Article 47 of the Framework Act on Telecommunications prohibits individuals to make a "false communication" over the Internet with the intention of harming the public interest, punishable by imprisonment of up to five years or a fine of up to fifty million won. Although this legislation had not been used for decades, in January last year, blogger Park Dae-sung, Known as "Minerva", was arrested for violating this provision after he posted online articles predicting the economic crisis and criticising the Government's economic policy. He was accused of "posting fraudulent information on the Internet that harmed public welfare by negatively influencing South Korea's foreign exchange markets". Although he was found innocent, the Prosecutor's Office has appealed this decision. The case has been put on hold until the Constitutional Court gives a ruling on the legality of this provision.

There are two concerns that I would like to raise in relation to this issue. First, terms such as "false communication" and "public interest" are not clearly defined and are thus subject to undue limitations on the exercise of the right to freedom of expression. Second, no one should be prosecuted for the mere expression of opinions, even though it may be incorrect. In this regard, the United Nations Human Rights Committee has expressed that the prohibition by law of untrue and unverified information constitutes a disproportionate restriction on the right to freedom of expression. I would also like to point out that had the press played a more active role in investigating and criticising the role of financial institutions, the impact of the global financial crisis might have been mitigated. I recommend the Government of the Republic of Korea to abolish this provision.

Arbitrary procedures for the deletion of information on the Internet

Based on the Act on Promotion of Information and Communications Network Utilisation and Information Protection (hereafter "Network Act"), any person alleging a violation of his or her privacy or reputation by information disclosed to the public through the Internet may request the Internet Service Provider (ISP) to immediately delete or temporarily block access to the information for up to thirty days.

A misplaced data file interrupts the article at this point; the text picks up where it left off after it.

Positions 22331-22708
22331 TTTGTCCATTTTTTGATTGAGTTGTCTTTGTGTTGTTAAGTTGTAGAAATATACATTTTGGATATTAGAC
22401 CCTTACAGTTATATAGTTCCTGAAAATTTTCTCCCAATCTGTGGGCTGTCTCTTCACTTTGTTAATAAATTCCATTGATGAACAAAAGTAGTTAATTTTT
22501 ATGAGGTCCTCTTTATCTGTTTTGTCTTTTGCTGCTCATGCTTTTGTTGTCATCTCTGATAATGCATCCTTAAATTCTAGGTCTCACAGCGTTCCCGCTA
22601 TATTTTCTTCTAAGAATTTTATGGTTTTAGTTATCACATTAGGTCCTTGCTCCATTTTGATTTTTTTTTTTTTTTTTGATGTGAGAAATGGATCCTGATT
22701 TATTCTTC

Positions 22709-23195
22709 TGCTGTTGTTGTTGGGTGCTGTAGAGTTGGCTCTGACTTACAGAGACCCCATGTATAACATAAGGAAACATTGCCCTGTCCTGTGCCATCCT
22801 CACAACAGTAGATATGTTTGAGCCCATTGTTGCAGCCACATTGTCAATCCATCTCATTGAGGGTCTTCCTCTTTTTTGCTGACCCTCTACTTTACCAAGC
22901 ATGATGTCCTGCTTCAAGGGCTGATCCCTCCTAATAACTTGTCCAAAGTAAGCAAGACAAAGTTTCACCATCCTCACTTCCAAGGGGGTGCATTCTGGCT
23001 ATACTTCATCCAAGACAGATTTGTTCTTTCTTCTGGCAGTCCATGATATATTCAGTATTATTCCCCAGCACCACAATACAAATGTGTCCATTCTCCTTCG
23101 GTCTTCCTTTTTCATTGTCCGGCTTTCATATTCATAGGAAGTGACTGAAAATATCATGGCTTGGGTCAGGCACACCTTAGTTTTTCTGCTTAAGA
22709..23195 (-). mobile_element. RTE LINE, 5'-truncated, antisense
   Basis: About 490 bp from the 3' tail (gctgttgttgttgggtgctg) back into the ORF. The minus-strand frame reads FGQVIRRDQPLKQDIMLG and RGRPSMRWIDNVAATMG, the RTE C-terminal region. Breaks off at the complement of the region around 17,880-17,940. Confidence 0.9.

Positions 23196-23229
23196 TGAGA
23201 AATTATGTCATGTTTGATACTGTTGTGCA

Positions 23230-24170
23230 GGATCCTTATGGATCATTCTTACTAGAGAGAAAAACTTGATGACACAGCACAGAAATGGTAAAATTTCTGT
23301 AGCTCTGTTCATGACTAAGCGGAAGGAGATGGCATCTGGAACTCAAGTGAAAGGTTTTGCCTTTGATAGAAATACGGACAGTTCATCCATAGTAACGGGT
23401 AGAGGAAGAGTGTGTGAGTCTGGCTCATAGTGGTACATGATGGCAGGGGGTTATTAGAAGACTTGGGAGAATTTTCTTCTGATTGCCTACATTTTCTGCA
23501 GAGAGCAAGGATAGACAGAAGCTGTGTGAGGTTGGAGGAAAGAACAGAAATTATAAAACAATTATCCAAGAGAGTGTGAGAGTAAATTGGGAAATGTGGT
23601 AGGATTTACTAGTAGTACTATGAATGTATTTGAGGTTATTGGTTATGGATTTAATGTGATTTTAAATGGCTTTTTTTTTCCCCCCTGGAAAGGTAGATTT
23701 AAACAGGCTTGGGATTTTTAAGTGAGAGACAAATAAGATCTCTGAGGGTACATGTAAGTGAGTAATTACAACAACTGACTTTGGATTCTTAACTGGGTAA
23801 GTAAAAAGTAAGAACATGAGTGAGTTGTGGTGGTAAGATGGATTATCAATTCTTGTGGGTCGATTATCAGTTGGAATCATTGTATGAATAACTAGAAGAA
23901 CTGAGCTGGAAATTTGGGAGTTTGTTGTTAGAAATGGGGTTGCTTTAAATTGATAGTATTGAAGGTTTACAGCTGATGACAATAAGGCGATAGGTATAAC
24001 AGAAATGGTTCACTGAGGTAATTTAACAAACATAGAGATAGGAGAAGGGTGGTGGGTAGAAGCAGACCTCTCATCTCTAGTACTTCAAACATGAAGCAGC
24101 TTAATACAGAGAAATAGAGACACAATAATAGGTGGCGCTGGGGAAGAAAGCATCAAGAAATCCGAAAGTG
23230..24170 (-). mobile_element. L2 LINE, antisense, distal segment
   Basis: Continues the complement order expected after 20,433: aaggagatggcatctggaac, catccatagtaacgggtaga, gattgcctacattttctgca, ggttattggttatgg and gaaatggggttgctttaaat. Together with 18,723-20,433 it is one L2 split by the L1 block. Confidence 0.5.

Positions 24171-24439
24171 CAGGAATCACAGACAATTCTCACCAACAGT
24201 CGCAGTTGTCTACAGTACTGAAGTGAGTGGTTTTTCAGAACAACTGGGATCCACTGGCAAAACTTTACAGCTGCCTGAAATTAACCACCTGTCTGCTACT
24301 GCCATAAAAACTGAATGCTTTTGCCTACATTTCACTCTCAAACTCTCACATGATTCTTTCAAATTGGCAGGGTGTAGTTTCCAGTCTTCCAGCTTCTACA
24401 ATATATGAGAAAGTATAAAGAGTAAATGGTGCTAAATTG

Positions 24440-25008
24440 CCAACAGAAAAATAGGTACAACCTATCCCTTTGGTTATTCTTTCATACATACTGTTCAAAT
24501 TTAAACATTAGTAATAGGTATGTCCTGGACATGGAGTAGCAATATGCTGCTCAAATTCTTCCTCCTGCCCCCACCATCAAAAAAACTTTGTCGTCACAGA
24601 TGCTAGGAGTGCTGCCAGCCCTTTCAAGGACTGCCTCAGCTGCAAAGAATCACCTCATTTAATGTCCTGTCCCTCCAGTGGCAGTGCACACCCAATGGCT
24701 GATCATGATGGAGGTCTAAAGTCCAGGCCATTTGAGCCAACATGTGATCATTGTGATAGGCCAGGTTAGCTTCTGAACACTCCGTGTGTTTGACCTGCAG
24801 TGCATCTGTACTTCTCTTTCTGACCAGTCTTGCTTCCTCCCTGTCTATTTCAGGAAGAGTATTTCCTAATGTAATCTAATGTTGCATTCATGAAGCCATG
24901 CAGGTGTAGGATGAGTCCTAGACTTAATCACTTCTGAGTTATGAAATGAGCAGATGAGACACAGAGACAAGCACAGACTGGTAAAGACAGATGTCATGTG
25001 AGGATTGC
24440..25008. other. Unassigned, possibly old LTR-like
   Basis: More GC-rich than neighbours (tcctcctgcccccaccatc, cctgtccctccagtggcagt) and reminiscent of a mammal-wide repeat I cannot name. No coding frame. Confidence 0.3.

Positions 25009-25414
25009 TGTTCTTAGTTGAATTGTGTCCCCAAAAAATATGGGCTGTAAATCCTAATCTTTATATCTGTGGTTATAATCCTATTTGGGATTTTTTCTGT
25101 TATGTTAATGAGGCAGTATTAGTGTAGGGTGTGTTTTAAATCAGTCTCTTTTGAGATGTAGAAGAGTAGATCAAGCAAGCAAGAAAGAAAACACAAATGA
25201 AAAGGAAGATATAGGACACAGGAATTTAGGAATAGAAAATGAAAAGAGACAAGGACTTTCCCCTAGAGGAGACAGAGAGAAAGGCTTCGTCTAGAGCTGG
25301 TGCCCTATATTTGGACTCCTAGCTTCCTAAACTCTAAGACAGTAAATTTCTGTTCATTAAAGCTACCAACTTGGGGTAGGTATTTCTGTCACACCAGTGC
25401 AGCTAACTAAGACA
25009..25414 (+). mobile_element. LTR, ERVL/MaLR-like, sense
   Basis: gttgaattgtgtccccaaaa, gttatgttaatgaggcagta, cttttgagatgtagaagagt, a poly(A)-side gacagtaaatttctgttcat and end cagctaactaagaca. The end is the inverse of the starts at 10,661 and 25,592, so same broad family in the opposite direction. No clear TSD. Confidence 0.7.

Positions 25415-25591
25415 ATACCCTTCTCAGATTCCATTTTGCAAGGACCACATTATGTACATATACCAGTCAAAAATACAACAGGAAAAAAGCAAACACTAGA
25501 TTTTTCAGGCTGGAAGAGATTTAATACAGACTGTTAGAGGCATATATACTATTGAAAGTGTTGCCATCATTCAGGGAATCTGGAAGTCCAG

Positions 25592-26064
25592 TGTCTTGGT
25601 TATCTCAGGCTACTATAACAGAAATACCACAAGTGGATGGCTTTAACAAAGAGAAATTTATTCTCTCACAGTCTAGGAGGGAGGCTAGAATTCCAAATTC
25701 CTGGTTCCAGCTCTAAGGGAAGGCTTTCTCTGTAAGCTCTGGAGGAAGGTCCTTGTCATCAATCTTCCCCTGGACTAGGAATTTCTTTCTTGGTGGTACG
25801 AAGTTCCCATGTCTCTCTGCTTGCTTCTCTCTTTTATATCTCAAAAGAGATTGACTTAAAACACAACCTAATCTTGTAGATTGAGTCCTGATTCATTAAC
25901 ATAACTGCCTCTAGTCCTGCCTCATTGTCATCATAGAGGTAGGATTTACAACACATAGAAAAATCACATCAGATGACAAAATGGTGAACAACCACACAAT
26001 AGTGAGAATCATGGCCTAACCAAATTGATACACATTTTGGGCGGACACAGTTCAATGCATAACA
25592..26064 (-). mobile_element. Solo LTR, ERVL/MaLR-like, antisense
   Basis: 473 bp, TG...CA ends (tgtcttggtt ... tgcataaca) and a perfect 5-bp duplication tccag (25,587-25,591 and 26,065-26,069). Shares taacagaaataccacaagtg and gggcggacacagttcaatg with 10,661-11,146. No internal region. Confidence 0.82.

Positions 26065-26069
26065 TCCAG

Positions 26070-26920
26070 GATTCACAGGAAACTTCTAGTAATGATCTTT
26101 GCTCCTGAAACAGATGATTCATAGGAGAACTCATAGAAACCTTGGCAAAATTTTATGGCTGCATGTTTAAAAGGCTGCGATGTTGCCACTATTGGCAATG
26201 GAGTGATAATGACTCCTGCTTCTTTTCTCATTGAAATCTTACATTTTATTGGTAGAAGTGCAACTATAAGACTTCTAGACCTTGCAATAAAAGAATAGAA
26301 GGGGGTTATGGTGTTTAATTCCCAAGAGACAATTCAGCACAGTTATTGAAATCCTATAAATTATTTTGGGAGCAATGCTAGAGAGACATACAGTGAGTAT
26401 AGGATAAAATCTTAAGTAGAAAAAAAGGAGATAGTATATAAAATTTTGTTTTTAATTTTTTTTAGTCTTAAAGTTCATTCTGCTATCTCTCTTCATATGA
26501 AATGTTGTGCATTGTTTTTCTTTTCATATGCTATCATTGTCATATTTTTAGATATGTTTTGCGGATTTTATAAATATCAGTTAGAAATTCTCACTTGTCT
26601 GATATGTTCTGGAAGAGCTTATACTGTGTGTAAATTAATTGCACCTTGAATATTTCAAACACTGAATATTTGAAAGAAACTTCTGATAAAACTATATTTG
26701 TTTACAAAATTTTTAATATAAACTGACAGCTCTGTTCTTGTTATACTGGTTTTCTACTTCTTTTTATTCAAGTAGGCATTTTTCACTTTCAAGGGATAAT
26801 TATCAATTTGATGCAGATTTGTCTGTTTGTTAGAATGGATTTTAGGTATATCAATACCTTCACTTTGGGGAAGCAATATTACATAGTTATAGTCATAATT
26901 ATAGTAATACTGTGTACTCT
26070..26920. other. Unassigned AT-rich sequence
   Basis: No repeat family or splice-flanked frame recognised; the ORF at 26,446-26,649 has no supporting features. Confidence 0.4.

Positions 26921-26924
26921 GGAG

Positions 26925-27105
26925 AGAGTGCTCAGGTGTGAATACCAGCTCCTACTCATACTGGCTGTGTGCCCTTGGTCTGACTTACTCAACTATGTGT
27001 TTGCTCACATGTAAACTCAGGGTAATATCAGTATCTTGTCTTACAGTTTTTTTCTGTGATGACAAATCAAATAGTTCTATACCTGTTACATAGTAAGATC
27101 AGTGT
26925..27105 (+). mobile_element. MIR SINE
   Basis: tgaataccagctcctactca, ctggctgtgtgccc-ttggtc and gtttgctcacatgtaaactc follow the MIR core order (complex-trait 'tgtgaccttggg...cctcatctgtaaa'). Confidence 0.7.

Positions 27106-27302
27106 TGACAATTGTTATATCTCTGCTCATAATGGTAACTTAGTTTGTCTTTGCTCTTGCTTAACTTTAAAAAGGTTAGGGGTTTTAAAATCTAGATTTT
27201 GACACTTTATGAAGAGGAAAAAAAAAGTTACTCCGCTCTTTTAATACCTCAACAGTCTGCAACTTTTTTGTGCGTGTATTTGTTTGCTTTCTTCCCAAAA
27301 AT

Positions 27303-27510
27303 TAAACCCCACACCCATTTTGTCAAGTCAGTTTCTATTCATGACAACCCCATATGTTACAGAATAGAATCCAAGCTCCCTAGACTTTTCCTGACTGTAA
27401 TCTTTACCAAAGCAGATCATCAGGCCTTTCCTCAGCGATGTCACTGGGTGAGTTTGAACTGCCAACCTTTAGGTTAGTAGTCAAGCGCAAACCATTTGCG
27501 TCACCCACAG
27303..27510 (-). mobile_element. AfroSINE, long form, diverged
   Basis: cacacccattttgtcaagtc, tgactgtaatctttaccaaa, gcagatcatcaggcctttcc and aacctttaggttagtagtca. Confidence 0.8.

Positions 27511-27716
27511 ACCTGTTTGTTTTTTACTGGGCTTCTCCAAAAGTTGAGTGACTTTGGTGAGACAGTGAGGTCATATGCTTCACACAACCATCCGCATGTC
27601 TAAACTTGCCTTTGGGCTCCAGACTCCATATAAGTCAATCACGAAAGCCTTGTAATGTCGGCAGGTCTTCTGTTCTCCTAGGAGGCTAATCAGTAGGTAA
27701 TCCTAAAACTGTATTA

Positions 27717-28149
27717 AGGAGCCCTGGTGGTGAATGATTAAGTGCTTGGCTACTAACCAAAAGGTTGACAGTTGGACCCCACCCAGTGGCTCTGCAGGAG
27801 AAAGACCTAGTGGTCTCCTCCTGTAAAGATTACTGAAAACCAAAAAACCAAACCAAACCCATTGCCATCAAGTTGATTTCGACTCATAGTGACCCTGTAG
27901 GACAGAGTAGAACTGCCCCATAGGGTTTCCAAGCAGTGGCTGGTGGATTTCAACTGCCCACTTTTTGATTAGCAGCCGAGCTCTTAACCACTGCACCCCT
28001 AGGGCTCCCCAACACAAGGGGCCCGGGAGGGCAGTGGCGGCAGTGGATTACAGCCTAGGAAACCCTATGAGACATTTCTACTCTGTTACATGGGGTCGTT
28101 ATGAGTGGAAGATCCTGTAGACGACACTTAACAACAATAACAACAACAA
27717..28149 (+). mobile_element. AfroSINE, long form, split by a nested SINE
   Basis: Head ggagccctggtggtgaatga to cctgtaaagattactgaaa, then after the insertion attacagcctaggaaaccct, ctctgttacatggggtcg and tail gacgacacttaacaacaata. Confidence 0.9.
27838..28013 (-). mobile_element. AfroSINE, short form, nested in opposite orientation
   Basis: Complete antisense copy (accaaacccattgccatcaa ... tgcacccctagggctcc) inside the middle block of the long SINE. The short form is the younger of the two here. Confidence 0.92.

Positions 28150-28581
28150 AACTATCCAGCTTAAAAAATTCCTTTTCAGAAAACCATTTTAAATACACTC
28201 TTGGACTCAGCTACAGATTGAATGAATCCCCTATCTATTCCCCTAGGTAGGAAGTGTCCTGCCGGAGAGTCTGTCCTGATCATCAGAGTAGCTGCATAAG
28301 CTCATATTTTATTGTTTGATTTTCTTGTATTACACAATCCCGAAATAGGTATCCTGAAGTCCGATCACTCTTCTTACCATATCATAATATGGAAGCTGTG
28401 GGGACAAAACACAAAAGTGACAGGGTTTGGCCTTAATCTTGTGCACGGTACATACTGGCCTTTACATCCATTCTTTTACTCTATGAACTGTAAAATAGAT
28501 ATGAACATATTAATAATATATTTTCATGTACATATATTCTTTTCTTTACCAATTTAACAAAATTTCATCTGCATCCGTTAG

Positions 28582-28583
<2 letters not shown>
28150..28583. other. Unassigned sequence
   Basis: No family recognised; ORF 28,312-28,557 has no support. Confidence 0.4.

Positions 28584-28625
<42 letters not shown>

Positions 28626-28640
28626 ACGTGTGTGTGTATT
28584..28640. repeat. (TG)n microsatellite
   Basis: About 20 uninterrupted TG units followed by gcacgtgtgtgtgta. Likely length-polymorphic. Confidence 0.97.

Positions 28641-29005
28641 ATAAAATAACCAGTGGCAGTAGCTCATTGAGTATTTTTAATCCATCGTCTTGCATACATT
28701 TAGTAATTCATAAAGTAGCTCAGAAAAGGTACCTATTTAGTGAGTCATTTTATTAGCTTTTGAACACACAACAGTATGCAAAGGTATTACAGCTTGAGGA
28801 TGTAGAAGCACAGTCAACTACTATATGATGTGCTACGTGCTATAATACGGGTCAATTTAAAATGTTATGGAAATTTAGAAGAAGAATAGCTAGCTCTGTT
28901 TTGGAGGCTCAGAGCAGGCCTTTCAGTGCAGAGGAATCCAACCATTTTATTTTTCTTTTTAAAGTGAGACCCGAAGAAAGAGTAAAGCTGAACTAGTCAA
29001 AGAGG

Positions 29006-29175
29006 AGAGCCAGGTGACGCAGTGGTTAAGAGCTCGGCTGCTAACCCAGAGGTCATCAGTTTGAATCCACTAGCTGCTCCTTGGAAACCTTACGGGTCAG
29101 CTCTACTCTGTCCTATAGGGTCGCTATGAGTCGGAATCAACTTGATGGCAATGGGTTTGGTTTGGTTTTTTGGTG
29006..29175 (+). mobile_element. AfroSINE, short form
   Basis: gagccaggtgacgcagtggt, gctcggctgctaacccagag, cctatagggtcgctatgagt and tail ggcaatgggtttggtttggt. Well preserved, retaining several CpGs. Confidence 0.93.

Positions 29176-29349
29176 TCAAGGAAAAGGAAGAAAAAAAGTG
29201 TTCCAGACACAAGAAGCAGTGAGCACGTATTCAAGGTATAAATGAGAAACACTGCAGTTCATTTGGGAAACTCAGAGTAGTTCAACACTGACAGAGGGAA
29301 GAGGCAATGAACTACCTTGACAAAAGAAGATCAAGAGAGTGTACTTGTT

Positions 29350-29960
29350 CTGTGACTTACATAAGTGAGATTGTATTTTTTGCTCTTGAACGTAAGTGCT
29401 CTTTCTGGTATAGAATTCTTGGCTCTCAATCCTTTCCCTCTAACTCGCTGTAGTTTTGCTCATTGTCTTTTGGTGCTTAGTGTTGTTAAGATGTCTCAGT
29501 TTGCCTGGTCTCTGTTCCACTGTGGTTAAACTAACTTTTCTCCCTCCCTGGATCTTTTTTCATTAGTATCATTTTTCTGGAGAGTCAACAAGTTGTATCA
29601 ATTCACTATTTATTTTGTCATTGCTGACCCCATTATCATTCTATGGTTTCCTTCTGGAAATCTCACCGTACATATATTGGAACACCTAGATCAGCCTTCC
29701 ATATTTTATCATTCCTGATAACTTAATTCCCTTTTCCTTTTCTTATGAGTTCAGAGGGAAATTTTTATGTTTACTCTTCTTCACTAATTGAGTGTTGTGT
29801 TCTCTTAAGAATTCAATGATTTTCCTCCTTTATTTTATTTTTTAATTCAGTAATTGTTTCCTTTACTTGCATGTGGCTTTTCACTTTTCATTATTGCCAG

The Korea Communications Standards Commission (KCSC), established in 2008 and considered to be an independent private body, assesses Internet content on various grounds including obscenity, defamation, threats to national security, and recommends ISPs and notice board operators to undertake correctional measures, such as deletion of postings. If the ISPs reject the recommendation by the KCSC, the KCSC can issue administrative orders to suspend the websites, and thus cases of non-compliance are rare.

I am concerned that the there are no clear provisions to determine whether the information on the Internet violates another person's right or reputation, or other non-permissible grounds, and that the ISPs and the KCSC are given the discretionary power to make that decision. Moreover, the KCSC essentially operates as a censorship body, and there is a risk that information that is critical of the Government may be deleted on the grounds of privacy violation or defamation through an opaque process. According to the statistics of the KCSC, since its establishment, over 2,000 posts have been deleted on the grounds of defamation, and over 1,500 posts have been deleted for violating the National Security Act.